For only £229.99 you can get your hands on (and head into) a PlayStation VR headset, a PlayStation VR camera, PlayStation VR Worlds gaming bundle and a Move controllers twin pack.
What makes this deal so great is that it contains everything you need to get up and running with the PSVR without forking out any extra for add-ons, presuming you already have a PS4 or PS4 Pro, that is.
Step into your games with the PlayStation VR starter pack, pulling together all the items you need to enter virtual reality with your PlayStation 4 console. At £229.99, you're making a saving of £84.98.
Usually you'd be able to get a PSVR Starter Pack for around this price, but you'd be missing out on the Move controllers and you'd have to buy them separately.
Sure you can use the PSVR, and have a decent experience, without the Move controllers. But to really make the most of Sony PlayStation's virtual reality tech you need those Move controllers, which makes this not only a great deal (you save £84.98 in total), but less hassle too, putting everything you really need in one neat package.
If you're thinking of bagging yourself a discounted PSVR, check out our guide to the best PlayStation VR games around to keep yourself busy.
The PSVR is compatible with both the PlayStation 4 and PlayStation 4 Pro. It's relatively easy to set-up, but you will need a good 10 feet or so of space in every direction, as well as a few hours spare to get it all up-and-running.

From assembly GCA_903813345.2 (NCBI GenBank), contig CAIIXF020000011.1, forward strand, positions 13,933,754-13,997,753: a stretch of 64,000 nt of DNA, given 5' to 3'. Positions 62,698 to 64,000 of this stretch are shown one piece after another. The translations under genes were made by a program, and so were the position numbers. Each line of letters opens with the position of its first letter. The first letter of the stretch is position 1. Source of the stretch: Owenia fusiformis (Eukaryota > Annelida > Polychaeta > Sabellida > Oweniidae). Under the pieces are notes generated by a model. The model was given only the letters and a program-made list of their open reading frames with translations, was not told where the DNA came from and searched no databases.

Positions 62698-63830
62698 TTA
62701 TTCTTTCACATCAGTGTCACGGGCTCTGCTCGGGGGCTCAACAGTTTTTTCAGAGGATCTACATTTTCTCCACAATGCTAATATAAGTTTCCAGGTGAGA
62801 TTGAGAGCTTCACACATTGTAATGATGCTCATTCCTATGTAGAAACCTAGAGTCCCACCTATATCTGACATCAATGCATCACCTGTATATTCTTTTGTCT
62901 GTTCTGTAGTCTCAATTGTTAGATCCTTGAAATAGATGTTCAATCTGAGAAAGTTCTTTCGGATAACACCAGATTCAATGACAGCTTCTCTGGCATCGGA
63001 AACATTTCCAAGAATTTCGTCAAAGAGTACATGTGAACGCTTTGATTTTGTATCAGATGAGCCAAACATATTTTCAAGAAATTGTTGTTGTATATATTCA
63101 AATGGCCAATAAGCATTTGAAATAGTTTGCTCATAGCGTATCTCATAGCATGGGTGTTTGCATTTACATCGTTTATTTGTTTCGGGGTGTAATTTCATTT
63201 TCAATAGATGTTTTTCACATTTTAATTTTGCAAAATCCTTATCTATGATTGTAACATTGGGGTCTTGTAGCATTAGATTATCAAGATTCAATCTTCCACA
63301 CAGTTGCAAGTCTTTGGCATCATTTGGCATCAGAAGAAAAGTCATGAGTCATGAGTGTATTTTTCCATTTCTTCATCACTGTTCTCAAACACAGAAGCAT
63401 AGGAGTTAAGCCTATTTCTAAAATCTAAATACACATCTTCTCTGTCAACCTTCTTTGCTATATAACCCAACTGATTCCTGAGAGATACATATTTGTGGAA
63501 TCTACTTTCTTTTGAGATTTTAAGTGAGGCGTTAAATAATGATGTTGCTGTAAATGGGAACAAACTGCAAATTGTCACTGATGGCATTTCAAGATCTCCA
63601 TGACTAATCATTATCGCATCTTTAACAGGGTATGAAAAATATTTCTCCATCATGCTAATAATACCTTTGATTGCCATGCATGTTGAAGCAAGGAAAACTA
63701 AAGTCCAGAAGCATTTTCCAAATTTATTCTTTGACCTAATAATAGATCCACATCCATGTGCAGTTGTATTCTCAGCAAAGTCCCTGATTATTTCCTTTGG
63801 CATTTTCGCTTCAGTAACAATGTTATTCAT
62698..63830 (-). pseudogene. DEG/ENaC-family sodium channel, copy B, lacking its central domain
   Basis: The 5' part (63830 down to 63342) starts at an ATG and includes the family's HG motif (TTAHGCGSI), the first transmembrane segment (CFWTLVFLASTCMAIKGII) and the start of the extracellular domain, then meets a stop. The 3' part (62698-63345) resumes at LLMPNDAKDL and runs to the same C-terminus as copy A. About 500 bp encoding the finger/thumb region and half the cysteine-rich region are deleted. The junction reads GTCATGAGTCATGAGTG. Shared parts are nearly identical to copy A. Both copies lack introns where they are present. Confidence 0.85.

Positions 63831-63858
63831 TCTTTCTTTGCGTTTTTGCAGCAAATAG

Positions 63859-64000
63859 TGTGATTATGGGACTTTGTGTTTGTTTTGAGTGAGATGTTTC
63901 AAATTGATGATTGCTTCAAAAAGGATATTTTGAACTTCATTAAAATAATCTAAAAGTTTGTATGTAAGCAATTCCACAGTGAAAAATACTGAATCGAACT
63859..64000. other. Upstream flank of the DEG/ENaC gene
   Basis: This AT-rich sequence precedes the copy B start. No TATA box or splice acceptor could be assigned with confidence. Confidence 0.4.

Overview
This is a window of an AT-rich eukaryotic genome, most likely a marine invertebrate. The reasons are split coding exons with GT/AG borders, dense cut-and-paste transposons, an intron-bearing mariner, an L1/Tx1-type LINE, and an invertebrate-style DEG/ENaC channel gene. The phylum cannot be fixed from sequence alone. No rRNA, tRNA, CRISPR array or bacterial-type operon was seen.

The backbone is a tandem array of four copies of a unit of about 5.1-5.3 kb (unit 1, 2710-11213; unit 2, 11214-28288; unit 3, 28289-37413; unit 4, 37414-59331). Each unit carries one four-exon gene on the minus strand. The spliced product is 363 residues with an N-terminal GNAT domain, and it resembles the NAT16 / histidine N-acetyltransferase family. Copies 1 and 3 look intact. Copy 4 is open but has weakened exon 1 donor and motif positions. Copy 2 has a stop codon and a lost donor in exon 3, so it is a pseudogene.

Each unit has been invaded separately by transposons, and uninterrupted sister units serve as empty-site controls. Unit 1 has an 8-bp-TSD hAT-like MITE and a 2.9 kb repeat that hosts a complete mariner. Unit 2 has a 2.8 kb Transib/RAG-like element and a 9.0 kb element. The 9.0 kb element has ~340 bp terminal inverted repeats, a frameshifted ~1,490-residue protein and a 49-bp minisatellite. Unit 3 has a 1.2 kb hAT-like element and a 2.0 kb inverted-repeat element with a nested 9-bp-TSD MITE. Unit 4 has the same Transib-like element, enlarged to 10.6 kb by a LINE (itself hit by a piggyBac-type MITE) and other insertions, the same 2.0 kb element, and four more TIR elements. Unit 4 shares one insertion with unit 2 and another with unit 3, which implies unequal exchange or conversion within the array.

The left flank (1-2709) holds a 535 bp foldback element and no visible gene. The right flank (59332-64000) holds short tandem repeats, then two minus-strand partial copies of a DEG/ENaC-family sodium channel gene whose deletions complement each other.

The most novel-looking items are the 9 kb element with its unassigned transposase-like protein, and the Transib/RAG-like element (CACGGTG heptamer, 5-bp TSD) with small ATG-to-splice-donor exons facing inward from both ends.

Once you're done, you'll be able to immerse yourself in a range of VR environments, all providing you with 360-degrees of vision thanks to the device's 5.7 inch OLED screen that offers up smooth visuals and low latency.
If you're looking for more games, accessories and add-ons for your PS4 or PS4 Pro, be sure to check out the rest of our Amazon Prime Day coverage for more bargain tip-offs.
- Amazon Prime Day 2018: browse all the UK deals
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Becca is a contributor to TechRadar, a freelance journalist and author. She’s been writing about consumer tech and popular science for more than ten years, covering all kinds of topics, including why robots have eyes and whether we’ll experience the overview effect one day. She’s particularly interested in VR/AR, wearables, digital health, space tech and chatting to experts and academics about the future. She’s contributed to TechRadar, T3, Wired, New Scientist, The Guardian, Inverse and many more. Her first book, Screen Time, came out in January 2021 with Bonnier Books. She loves science-fiction, brutalist architecture, and spending too much time floating through space in virtual reality.